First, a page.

The management strategy worked, Brown-Waite said. Her staff as a whole was loyal and hardworking.
"You can drive by the office on Spring Hill Drive, and while the office may be locked, the majority of staff is there after 5," she said. "I used to have to chase them home."
Some examples of fourth-quarter increases, according to a review of the data by the Times:
• Brown-Waite gave her longtime district director Shirley Anderson a roughly $20,000 bonus in the fourth quarter of 2010. Anderson's title changed near the end of the year, from district director to deputy chief of staff, and so did her responsibility level, Brown-Waite said. Anderson's total compensation for the year totaled $105,824.96.
But Anderson got comparable bonuses in previous years, too. In 2009, as district director, she received an average of $22,600 per quarter. Her fourth quarter compensation that year: $39,999, with total compensation of $108,416.
In 2008, Anderson was paid $98,730, with $38,049 of that coming in the fourth quarter.
• Legislative director Harrison Lewis was promoted to that job in 2010. During the third quarter — his first full quarter in the position — Lewis' compensation was $14,000. In the fourth, that figure more than doubled, to $32,000.
• Chief of staff Justin Grabelle also was promoted to that position last year, and in his first full quarter on the job earned $20,000. His fourth quarter compensation: $39,603.75.
• Executive assistant Courtney Cannon earned an average of $13,466 in each of the first three quarters of 2010. Her compensation in the fourth quarter: $41,408, bringing her total pay to $82,068.
• And constituent services representative Janice Laxton last year earned an average of $11,310 in the first three quarters, then $32,999 in the fourth quarter, bringing her total pay to $66,666.67.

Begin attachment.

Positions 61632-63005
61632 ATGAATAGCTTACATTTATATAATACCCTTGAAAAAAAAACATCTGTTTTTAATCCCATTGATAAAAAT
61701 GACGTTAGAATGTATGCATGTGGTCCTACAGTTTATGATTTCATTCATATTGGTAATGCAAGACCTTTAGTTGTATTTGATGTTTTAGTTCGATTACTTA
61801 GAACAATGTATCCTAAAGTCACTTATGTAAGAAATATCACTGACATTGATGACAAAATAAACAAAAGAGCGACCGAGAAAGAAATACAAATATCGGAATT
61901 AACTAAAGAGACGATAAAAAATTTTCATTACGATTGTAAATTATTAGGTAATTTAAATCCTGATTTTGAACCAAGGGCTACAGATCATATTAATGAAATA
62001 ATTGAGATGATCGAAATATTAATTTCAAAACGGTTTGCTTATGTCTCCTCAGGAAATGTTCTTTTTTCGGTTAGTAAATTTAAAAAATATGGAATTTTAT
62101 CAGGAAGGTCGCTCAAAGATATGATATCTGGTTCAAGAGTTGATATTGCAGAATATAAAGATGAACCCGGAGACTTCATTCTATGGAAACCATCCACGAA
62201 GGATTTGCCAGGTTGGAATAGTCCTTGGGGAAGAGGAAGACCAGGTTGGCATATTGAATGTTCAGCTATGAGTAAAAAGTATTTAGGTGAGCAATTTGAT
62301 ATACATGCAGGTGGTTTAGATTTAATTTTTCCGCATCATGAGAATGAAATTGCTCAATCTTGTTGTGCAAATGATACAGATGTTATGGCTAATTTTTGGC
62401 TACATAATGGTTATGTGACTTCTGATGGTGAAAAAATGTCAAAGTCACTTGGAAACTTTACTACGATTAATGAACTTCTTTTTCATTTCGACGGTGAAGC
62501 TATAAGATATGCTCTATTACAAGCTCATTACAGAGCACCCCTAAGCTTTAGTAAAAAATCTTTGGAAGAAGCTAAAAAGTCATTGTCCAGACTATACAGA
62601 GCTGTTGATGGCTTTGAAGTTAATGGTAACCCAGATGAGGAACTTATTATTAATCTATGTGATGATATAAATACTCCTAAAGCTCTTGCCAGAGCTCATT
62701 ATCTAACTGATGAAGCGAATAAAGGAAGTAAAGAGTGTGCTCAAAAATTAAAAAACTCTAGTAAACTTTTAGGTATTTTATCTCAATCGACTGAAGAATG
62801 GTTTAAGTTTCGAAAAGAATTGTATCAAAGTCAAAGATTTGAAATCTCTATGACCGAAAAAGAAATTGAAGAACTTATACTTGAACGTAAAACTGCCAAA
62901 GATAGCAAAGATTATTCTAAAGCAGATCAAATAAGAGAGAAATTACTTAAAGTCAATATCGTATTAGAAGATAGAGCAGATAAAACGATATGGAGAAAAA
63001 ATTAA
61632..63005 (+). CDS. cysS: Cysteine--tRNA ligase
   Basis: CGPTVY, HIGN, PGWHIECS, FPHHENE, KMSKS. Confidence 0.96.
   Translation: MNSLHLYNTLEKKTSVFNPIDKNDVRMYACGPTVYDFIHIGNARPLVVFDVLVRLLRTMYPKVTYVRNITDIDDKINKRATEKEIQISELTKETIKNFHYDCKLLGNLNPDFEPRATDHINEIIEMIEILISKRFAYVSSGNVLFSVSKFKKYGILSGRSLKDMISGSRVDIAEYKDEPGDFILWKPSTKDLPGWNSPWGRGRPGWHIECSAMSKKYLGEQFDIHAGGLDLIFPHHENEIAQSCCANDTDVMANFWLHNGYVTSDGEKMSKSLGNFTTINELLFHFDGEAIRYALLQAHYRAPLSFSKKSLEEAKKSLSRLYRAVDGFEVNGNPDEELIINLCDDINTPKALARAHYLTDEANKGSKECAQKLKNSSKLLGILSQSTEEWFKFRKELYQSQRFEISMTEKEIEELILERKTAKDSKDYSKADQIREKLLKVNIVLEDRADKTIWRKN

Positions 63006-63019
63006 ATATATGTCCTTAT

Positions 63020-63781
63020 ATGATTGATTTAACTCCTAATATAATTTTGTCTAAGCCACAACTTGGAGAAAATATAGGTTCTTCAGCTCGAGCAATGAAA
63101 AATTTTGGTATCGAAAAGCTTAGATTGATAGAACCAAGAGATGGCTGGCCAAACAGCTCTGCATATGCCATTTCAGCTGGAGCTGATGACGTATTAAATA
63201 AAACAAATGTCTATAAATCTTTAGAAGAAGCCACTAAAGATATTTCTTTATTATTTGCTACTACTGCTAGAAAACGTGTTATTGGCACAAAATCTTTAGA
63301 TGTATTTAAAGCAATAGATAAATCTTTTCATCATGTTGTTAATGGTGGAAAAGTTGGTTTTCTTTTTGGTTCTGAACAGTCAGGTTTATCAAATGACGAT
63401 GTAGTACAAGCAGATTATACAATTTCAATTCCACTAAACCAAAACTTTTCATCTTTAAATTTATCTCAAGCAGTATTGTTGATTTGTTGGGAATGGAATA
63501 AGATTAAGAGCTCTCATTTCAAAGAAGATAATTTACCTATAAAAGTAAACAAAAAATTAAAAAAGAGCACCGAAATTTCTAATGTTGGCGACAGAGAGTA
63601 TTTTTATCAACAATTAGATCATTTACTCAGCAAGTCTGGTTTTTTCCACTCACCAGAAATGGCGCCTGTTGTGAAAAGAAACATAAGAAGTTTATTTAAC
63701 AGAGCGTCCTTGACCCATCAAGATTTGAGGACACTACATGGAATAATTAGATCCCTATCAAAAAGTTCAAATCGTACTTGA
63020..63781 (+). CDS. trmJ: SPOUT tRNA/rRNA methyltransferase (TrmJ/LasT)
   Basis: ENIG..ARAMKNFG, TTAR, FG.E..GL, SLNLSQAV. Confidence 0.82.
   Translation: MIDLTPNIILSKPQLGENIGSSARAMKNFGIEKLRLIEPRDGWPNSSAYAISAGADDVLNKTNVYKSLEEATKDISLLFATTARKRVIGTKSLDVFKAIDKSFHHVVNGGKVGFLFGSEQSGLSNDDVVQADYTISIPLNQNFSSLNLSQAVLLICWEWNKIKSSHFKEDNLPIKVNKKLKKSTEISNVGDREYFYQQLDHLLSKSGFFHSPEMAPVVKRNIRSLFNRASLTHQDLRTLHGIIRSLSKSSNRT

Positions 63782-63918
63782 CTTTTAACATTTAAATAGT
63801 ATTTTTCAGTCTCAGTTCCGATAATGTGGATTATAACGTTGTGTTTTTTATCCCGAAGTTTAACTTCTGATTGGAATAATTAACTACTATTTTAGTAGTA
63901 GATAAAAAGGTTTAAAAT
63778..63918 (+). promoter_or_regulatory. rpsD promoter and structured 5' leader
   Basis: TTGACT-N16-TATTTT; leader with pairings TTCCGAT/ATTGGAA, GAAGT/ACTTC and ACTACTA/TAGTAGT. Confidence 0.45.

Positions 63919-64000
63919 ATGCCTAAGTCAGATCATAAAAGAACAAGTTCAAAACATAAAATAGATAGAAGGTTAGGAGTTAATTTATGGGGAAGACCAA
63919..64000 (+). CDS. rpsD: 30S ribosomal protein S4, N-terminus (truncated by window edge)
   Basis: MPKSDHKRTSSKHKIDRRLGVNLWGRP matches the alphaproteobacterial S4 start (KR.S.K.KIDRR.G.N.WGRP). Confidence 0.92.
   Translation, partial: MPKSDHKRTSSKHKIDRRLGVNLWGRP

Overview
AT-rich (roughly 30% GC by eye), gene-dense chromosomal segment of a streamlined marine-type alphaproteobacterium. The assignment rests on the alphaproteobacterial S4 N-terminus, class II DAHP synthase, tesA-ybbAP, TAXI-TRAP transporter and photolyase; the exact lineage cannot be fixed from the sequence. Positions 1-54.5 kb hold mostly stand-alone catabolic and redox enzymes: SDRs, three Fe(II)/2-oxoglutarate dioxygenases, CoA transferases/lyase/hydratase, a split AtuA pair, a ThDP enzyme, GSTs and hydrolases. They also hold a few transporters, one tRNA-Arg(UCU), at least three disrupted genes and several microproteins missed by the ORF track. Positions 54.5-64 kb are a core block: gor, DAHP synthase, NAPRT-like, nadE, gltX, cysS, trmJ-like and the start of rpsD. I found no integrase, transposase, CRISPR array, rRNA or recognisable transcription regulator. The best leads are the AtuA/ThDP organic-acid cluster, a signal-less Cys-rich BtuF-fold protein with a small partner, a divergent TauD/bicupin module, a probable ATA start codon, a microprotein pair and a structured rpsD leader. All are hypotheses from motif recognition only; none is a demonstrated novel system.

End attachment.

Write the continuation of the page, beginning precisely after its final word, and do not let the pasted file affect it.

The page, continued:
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U.S. Rep. Rich Nugent, the Spring Hill Republican and former Hernando County sheriff handpicked by Brown-Waite to run for the seat last year, said he understands his predecessor's management considerations.
As sheriff, he had to make sure he kept salaries competitive to avoid losing good deputies to agencies in nearby counties such as Pasco, and he said he will have to take the same care in Congress.
Now he is among the vocal freshman class of GOP House members demanding deep cuts in the budget to stem the increasing national debt.
Nugent is taking a different approach to compensation.
He said he kept base salaries consistent with what Brown-Waite paid without the bonus. However, he will forgo annual bonuses and bump up base salaries through annual raises when deserved.
"I pay people what I believe the market value is, and evaluate them after a year of service and say, "Okay, when the new year starts, do I have to relook at their salary to be competitive?" Nugent said.
For Nugent, the issue is more than philosophical and political, it's personal — he kept most of Brown-Waite's staff, though some shifted roles. Anderson is still district director and Grabelle is chief of staff, but Lewis, for example, is now communications director.
Without the bonuses, Nugent's approach translates to pay cuts for some staffers who are doing the same job they did for Brown-Waite, according to a list of salaries Nugent's office provided to the Times.
Anderson's salary as district director is $90,000. Laxton's is $44,000. And constituent services representative Erin Stacy, who was paid $66,149 last year under Brown-Waite, now will be paid $40,000.
Grabelle will be paid $120,000, and Lewis' salary is $60,000.
Nugent's total payroll: $753,500,
Nugent agreed his crew works hard, saying it's one of the main reasons he kept his predecessor's staff intact.
"They certainly deserve every penny they're getting paid," he said.
But even merit raises are probably unlikely for now.
"In this economy, I didn't give raises to any employees for the last two years (at the Sheriff's Office), and I think we're going to be in the same predicament here," he said.
Tony Marrero can be reached at (352) 848-1431 or [email protected]